Yes, I know I've discussed this issue before, and here I am again because it's one of those things that really irks me.
Selective Dorsal Rhisosomy is a surgical procedure for kids with CP. Kids with CP in countries with government healthcare cannot get this treatment. We're talking about a procedure that completely changes a persons life, as I've written about before
Imagine telling a family that there's a procedure which has been around for over two decades and that will allow their child to walk instead of being confined to a wheelchair for his entire life. Imagine telling them that they cannot get the procedure in their "enlightened" European countries because their governments have denied them that choice.
You want what's best for your child? You want the opportunity to drastically improve his or her ability to live a normal life? Sorry, but Nanny Government says this surgery is too risky so you can't get it. If you want life-changing medical care you'll have to come to what is still the most free country on earth, the United States of America.
The Scottish government's position on SDR is still "We're not sure about it yet" and "it's too risky." Keep in mind this is a procedure that has been around to treat CP since I was born. In fact, my parents actually brought me to a doctor who performed SDR. The doc said my CP was mild enough that I wouldn't be a candidate. Even 25 years ago you could bring your child to a doctor here in the U.S. and have this procedure done, yet in the UK it is described as something new, pioneering and groundbreaking.
I see all of these stories from Europe and it just pisses me off. It pisses me off that these families have no choice but to ask for charity so they can come here and pay cash for a treatment we've had for decades and which their government bureacrats are denying them.
The only reason these kids can't get a new lease on life is because overbearing bureacracy in Socialist European governments have decided to deny individual choice, create disincentives for doctors, and stifle medical innovation. Of course the level of neo-natal care for premature babies in Europe might have something to do with these kids having CP. That's just a hunch of course.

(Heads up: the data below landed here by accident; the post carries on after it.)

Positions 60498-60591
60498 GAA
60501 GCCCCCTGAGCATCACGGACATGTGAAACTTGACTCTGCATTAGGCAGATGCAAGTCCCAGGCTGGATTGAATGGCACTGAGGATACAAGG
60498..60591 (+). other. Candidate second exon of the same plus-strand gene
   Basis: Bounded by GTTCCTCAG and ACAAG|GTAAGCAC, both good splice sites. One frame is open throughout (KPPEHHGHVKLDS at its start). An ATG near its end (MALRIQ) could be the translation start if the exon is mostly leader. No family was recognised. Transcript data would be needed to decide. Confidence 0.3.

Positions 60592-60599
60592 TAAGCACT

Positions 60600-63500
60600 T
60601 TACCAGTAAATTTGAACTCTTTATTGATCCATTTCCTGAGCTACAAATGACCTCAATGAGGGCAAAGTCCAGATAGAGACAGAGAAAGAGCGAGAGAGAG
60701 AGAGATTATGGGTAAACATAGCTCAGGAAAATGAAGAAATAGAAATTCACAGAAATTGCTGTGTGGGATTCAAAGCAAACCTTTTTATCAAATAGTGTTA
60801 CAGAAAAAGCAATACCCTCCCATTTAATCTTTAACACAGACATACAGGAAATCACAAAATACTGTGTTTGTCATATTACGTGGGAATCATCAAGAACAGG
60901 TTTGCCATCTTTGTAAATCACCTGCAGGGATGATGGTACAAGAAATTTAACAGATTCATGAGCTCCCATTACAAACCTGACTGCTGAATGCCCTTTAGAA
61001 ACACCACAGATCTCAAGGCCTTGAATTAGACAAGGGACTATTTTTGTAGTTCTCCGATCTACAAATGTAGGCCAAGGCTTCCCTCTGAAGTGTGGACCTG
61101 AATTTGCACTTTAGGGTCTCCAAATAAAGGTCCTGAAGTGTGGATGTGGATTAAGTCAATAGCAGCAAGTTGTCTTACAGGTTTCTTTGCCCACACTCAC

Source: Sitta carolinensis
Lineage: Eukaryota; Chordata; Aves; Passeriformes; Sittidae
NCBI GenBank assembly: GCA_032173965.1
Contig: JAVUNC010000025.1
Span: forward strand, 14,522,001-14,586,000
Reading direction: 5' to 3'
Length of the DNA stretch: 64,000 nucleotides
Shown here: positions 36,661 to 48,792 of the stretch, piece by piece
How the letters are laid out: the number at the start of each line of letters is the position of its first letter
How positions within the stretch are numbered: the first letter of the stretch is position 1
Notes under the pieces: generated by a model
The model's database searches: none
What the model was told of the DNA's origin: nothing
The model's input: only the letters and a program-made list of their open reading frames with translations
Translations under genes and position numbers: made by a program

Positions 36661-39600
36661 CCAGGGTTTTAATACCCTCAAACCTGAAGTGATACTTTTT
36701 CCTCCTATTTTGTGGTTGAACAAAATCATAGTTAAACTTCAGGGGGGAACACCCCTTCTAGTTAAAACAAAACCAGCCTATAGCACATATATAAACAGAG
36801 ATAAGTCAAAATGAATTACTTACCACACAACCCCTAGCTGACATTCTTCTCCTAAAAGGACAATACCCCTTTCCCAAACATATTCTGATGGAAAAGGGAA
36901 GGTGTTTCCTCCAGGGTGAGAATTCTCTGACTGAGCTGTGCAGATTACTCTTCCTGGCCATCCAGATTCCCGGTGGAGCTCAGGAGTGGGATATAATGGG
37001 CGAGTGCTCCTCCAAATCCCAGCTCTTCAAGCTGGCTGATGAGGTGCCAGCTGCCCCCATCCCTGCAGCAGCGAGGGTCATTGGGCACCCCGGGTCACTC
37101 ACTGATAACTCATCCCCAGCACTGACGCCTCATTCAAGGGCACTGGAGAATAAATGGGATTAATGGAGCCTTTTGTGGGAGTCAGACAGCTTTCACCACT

The results really are life-changing.
I could link to a million stories of kids just like this coming to the U.S. and leaving with a drastically improved quality of life. Meanwhile, back in May of this year a boy in the UK was the first EVER to have SDR surgery in the UK rather than America. The NIH is the UK is just now admitting that hey, this SDR stuff might actually benefit kids with CP, saying,
"The latest evidence and expert opinion suggests that treatment can improve spasticity in the longer term"
Really? You think so? The latest evidence? The NIH must be run by a bunch of idiots who have been living under a rock for the last quarter century or so.
*Yes, I know I included many links. You should read them all.
Thursday, September 29, 2011
Government healthcare and cerebral palsy
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I had heel cord surgery to ease the problems CP caused with my walking back when I was 12. It was supposed to be this new technique that would make weekly therapy a thing of the past.
End result - the leg grew to be longer than my other - leading to scoliosis, and less than 20 years later, there are days when I can't get my leg to work at all.
That said, if given the choice again, I'd still risk it, because who knows what the past years would have been like without it.
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